Despite the title, this week’s column is not about agriculture; it’s about steel, an industry close to my heart throughout my professional career. I spent 17 years managing the Congressional Steel Caucus, first as staff for Senator John Heinz (R-PA) and then for Senator Jay Rockefeller (D-WV). Both of them tried valiantly to save jobs in the industry, and both had notable victories, but the long-term trend in the industry over 40 years has been declining jobs and increased productivity.
There were 398,829 people employed in the U.S. steel industry in 1980, versus 83,170 in 2020. In 1980, producing a ton of steel required 10.1 man-hours, but that number declined to 1.5 hours by 2017, and some highly efficient mills can now produce a ton of steel in 0.5 hours. In other words, since 1980, there has been an 85 percent decrease in the number of hours it takes to produce a ton of steel.
Before simply concluding, however, that the industry’s job decline entirely stems from technology improvements, observers should take note of the equally long-term and serious trade challenges the steel industry has faced. I can’t think of another industry that has done a better job of demonstrating over more than 40 years that it has been the victim of dumped and subsidized steel imports. As of August 2021, there were 309 antidumping and countervailing duty orders in place on iron and steel.
The main trade culprit is China, which now has slightly more than half of the world’s steel capacity, illustrating the pernicious problem of non-market economies. When capital is allocated by the state rather than the market, over-investment resulting in over-capacity in favored sectors is inevitable. Companies that have produced far more than they can sell domestically dump it into foreign markets, depressing global prices and forcing other companies out of business. This has happened in steel, aluminum, and solar panels and will eventually be happening in low-end semiconductors.
The U.S. industry has fought back through effective application of our trade laws, but the Trump administration chose an additional path that has become embroiled in controversy—using Section 232 of the Trade Expansion Act of 1962 to impose tariffs on steel and aluminum imports on national security grounds.
Taking the 232 path was classic Trump strategy—shoot first and then negotiate. The theory was that the other countries hit by the tariffs would respond by imposing their own tariffs on China, thereby forcing it to eat the surplus it had created. Instead, some nations, primarily in Europe, chose to retaliate against us even as they were taking similar action against China. As a result, the United States is now enmeshed in a web of tariffs, some of our own making and others retaliatory, with none of them so far producing much change in Chinese behavior.
This has become a political issue in the United States, because just as there are iron and steelworkers who have benefited, there are other workers in steel-consuming industries that have been hurt, and the numbers are not equal. There are around 137,000 of the former and an estimated 6.5 million of the latter. Geography matters as well. Steel production is concentrated in Rust Belt states that were key to Biden’s election victory and will be important in next year’s congressional elections and in 2024.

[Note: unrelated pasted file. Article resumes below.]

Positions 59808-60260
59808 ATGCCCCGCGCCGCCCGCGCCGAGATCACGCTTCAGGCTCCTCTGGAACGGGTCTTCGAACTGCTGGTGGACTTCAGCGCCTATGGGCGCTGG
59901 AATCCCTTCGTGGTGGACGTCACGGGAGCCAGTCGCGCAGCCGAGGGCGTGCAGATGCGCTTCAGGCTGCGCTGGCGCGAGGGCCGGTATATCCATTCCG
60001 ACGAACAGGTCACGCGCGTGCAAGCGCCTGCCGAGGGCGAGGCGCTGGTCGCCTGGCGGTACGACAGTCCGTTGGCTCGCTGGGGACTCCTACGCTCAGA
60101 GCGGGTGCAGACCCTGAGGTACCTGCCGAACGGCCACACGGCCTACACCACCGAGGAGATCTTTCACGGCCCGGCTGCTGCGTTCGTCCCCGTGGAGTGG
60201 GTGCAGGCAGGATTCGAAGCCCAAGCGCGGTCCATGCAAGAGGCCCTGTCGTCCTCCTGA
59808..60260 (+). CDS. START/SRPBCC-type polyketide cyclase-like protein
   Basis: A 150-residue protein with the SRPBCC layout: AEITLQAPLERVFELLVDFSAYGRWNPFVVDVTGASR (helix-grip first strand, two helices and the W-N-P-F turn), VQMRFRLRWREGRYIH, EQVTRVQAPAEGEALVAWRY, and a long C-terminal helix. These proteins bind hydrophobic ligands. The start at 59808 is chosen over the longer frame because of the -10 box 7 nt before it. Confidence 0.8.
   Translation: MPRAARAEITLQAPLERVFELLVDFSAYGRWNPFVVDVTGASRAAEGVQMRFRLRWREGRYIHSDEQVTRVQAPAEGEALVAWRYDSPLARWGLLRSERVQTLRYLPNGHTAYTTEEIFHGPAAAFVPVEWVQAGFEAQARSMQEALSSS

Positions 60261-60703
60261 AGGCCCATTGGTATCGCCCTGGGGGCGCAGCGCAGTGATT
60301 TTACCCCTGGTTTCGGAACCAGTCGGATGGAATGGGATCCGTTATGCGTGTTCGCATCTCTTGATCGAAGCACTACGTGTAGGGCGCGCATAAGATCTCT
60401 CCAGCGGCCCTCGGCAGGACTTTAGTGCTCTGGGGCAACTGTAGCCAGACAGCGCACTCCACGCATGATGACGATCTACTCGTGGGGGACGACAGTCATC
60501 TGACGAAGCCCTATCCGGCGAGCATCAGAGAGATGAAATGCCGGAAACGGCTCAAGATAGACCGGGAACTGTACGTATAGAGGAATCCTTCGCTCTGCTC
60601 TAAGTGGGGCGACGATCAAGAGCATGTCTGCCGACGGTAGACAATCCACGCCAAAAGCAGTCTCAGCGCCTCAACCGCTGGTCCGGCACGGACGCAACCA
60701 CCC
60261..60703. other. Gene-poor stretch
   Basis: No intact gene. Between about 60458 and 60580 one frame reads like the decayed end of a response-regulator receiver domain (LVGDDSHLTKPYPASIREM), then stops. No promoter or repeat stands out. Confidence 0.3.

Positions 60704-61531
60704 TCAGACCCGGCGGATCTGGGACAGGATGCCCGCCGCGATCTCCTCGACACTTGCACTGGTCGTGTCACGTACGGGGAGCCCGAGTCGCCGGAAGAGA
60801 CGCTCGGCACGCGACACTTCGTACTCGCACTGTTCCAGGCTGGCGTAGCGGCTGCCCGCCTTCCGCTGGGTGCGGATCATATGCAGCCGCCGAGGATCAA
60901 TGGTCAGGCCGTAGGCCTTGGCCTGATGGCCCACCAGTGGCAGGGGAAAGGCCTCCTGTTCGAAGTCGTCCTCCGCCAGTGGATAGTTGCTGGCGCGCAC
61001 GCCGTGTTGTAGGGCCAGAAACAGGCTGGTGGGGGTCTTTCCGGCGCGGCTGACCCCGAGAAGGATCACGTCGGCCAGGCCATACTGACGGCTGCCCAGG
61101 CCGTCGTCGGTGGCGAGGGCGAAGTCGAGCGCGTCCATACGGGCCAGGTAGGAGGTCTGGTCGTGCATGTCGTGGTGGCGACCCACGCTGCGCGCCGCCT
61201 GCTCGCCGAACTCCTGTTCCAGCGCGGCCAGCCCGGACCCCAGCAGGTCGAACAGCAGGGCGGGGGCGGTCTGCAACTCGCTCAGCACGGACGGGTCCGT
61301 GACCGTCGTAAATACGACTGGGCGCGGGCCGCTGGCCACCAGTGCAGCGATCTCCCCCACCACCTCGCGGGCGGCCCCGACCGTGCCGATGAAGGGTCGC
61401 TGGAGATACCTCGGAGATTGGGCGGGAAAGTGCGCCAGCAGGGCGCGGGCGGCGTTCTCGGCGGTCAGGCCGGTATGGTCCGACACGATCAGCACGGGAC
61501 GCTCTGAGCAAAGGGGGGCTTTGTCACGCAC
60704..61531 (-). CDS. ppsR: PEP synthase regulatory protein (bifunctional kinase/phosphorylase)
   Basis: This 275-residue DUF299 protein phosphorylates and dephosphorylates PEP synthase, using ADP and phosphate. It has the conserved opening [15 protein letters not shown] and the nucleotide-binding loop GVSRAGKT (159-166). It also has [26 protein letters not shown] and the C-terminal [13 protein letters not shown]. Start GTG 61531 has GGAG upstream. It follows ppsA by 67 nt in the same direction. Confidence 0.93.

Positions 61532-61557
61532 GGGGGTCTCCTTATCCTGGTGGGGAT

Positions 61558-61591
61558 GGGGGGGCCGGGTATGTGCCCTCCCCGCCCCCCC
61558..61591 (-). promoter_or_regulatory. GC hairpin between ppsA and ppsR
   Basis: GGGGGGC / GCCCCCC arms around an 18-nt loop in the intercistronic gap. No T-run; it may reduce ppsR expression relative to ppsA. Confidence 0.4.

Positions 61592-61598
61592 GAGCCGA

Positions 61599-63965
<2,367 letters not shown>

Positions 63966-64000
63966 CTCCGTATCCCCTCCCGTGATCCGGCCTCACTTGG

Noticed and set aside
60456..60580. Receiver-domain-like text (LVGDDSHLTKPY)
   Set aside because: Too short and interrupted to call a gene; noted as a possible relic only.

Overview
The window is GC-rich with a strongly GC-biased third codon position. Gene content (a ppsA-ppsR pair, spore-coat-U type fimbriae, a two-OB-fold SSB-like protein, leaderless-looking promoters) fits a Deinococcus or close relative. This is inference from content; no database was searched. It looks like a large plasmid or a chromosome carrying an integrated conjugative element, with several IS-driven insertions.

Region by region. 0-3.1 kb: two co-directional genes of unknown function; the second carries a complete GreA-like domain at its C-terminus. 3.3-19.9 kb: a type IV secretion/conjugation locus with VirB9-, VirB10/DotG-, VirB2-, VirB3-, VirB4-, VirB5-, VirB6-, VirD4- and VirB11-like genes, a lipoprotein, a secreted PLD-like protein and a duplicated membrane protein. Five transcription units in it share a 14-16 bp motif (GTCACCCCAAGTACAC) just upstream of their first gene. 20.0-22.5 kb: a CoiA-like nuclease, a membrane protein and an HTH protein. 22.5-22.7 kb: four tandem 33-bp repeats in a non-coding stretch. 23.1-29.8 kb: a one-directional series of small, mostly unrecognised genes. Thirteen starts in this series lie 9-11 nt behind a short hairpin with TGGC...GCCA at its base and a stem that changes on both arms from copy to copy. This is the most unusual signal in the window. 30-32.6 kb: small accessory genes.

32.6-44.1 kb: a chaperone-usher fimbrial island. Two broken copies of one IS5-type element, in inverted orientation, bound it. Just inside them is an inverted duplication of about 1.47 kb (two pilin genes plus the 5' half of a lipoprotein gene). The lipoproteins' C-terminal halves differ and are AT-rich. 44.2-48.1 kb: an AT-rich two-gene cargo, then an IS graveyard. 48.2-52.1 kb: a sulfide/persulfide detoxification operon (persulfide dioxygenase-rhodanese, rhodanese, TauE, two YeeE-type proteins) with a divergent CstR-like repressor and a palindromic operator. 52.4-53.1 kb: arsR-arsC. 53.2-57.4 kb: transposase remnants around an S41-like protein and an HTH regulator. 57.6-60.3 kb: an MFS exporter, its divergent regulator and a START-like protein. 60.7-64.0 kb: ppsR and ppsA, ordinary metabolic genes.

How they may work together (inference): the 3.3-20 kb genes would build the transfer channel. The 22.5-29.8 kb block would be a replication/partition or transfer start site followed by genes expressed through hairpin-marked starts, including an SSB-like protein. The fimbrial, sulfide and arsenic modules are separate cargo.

It appears the tariffs have helped the industry increase its capacity utilization rate above the 80 percent goal of the Trump administration, and steel workers are lobbying hard for continuing them. Businesses in other sectors, in contrast, have had to deal with the double whammy of higher prices for key parts and components as well as retaliatory tariffs that make their products less competitive. This puts the Biden administration in the uncomfortable position of having to decide if one group of workers is more important than another.
The issue is coming to a head because the United States and the European Union have agreed to resolve their differences by November 1. The latest rumor is that the United States has proposed a tariff-rate quota scheme in which the Section 232 tariffs would be removed for up to a specified quantity of steel, but imports above that level would pay the higher tariff. Europe has agreed to market-limiting arrangements in the past, but I would be surprised if it does this time. World Trade Organization (WTO) rules make it harder to accomplish now; the European Union resents the implication that its exports constitute a security threat; and it doesn’t really solve the problem, which has more to do with China than the European Union.
There is a better way—a global safeguard agreement in which all the countries whose steel industries have been disrupted by Chinese imports agree to impose a common tariff on Chinese steel, push the excess production back into China, and abandon their tariffs on each other’s steel. The WTO permits safeguard actions under certain conditions, and participating countries would have to use their domestic procedures—in the United States’ case, Section 201—to justify their actions. (An even better alternative would have been for the Organization for Economic Cooperation and Development Steel Committee to negotiate production limits for each country, but it was clear China was not going to agree to that, so another route is necessary.)
In the absence of that kind of solution, we find ourselves in a modern version of George Orwell’s Animal Farm, where all workers are important, but some are more important than others.
William Reinsch holds the Scholl Chair in International Business at the Center for Strategic and International Studies in Washington, D.C.
To read the full commentary from the Center for Strategic and International Studies, please click here.